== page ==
A blog posting from the Orleans Hotel Las Vegas has this text:  “New Orleans may just be one of the most fascinating, unique cities in the United States. Here, you’ll find a rich blend of French Spanish, and southern black cultures. This diverse city is also the birthplace of Jazz, the blues, and zydeco music, making it the center of music culture.”  Now I’m sure the Orleans Hotel Las Vegas is a delightful place, and I agree that New Orleans is fascinating and unique; I’ve lived here over 35 years and that’s been my experience.  And jazz music was certainly born here, though it was also nurtured in Chicago, New York and Kansas City.  However, neither the blues nor zydeco was born here.  I’ll leave the blues to other writers; but I am qualified to comment on zydeco.

Zydeco is a musical style that came out of ‘la la’ or ‘pic-nic’ music, played by Louisiana Creoles of color in southwestern Louisiana and southeastern Texas.  It was their adaptation of Cajun music, sung in French, played on the accordion and fiddle, and full of feeling.  Listen to Amédé Ardoin, the greatest Creole musician, on his “I’m Never Comin’ Back”  for a sterling example of Creole music.  Also seek out recordings by Alphonse “Bois Sec” Ardoin and Canray Fontenot for more.

Zydeco arose in the late 1940s.  Pete Bergeron has called it Cajun plus rhythm and blues, which is not a bad description, though it’s an oversimplification.  Clifton Chenier is usually credited as zydeco’s creator and initial genius, but Boozoo Chavis and others deserve some credit, too.  Read Michal Tisserand’s The Kingdom of Zydeco for details.  New Orleans has a fair amount of zydeco and Cajun music, like Bruce Daigrepont’s Sunday evening gig at Tipitina’s and John Blanchard’s Rock ‘n’ Bowl on Thursday evenings, but they came here after they were born.

The New Orleans Jazz and Heritage Festival does a great deal to spread its wealth around the New Orleans area in the other 50 weeks of the year.  One fine event is their Louisiana Cajun-Zydeco Festival, held in the New Orleans French Quarter.  This year’s festival has been set for June 11-13, 2010.  It’s held on the grounds of the Old U.S. Mint, part of the Louisiana State Museum network.  Here’s the partial lineup:

Friday:  Sunpie and the Louisiana Sunspots, and Bruce Daigrepont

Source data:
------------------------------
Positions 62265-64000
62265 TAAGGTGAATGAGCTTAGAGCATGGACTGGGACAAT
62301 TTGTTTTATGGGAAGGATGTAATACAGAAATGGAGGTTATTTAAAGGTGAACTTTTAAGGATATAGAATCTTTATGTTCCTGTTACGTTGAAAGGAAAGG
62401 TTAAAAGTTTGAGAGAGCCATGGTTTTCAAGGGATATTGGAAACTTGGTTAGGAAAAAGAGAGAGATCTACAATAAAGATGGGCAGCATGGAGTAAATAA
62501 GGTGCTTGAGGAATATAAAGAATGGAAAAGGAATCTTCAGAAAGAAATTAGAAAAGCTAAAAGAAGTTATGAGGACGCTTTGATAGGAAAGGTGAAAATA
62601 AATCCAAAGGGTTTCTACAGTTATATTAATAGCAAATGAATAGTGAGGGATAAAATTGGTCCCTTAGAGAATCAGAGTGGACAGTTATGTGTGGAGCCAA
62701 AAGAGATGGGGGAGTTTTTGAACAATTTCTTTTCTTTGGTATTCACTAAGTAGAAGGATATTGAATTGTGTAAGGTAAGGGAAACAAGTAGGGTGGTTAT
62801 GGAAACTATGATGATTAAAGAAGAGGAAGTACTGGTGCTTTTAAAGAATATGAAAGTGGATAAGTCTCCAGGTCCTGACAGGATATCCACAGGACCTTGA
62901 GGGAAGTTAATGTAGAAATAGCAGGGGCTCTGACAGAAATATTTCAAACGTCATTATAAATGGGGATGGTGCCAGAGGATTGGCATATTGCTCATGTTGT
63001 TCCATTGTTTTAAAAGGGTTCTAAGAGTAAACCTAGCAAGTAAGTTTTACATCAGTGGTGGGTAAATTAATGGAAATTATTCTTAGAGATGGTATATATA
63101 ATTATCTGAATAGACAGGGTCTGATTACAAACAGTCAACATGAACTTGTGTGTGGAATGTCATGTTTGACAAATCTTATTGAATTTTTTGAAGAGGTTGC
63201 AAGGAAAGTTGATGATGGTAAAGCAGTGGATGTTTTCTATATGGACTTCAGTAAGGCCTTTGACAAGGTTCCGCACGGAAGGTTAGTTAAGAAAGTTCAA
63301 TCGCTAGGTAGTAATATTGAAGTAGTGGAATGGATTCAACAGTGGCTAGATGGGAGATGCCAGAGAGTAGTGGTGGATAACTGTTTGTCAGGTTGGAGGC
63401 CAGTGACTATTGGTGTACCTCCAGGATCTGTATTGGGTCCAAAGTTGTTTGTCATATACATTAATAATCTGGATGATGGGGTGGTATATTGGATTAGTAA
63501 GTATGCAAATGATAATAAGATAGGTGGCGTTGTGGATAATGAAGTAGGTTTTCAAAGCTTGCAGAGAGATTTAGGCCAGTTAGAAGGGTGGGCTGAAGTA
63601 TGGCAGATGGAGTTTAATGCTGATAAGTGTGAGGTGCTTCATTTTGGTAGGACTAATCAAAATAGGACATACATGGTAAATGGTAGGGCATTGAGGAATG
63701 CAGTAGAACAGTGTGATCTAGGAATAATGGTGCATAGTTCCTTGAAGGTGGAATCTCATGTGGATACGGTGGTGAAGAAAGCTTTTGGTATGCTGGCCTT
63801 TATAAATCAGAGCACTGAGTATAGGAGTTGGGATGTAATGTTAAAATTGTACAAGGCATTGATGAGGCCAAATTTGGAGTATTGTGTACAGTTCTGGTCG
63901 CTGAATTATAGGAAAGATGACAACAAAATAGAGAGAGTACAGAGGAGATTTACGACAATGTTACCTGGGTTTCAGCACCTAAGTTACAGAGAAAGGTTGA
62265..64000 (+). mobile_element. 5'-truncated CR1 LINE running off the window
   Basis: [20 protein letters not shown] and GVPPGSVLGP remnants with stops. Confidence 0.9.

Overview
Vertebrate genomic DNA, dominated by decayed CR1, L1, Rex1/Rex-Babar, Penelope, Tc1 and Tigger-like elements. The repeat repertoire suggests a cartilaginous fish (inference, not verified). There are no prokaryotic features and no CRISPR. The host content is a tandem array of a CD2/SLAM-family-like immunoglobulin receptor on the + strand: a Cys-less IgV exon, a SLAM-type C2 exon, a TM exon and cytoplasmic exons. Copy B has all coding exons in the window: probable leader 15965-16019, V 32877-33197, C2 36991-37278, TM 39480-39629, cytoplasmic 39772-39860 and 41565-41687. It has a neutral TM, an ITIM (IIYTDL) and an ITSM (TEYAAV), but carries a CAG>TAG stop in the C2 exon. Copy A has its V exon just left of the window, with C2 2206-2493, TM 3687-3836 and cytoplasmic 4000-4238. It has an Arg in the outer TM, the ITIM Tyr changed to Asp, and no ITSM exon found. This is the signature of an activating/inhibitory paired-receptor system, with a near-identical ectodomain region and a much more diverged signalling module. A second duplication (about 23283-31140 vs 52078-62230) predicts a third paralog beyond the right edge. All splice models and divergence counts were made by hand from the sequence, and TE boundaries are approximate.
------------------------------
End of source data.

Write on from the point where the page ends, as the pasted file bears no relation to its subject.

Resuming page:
Saturday:  Buckwheat Zydeco, Lost Bayou Ramblers, Les Freres Michot, Li’l Nathan and the Zydeco Big Tymers, Dwayne Dopsie & the Zydeco Hellraisers, Curley Taylor, Goldman Thibodeaux & the Lawtell Playboys

Sunday:   Terrance Simien & Zydeco Experience, Steve Riley & the Mamou Playboys, Cedric Watson et Bijou Creole, Feaufollet, Dikki Du,
Li’l Malcolm & the House Rockers, Corey Ledet

So there will be two Grammy winners and several nominees.  And, yes, it will be hot, so bring your hat, bandana and sunscreen!

This event is now one of the top Cajun, Louisiana Creole and zydeco music festivals.  It’s held in the French Quarter of New Orleans, with relatively uncrowded stages and plenty of room to dance.  However, ça fait chaud, cher! (It’s gonna be hot!)  Dates, performers and times were published yesterday.  The listings are a bit confusing.  There are two stages and two sets of performers with times, but nothing to indicate which stage hosts which performers.   You can hear big-time established artists like Grammy-winning BeauSoleil and Steve Riley & the Mamou Playboys.   On the Creole side, there’s Goldman Thibodeaux, and zydeco artists Creole Zydeco Farmers (one of my favorite old school bands) and Lil’ Nathan and Lil’ Malcom.   Most unusual are the two zydeco women artists (yes, that’s about all there are!):  Rosie Ledet and Donna Angelle, whose career is on the upswing.  And the fabulous young Cajun roots bands Pine Leaf Boys and Lost Bayou Ramblers will be there.  Honestly, you won’t see a lineup this good until Festivals Acadienne in Lafayette in October!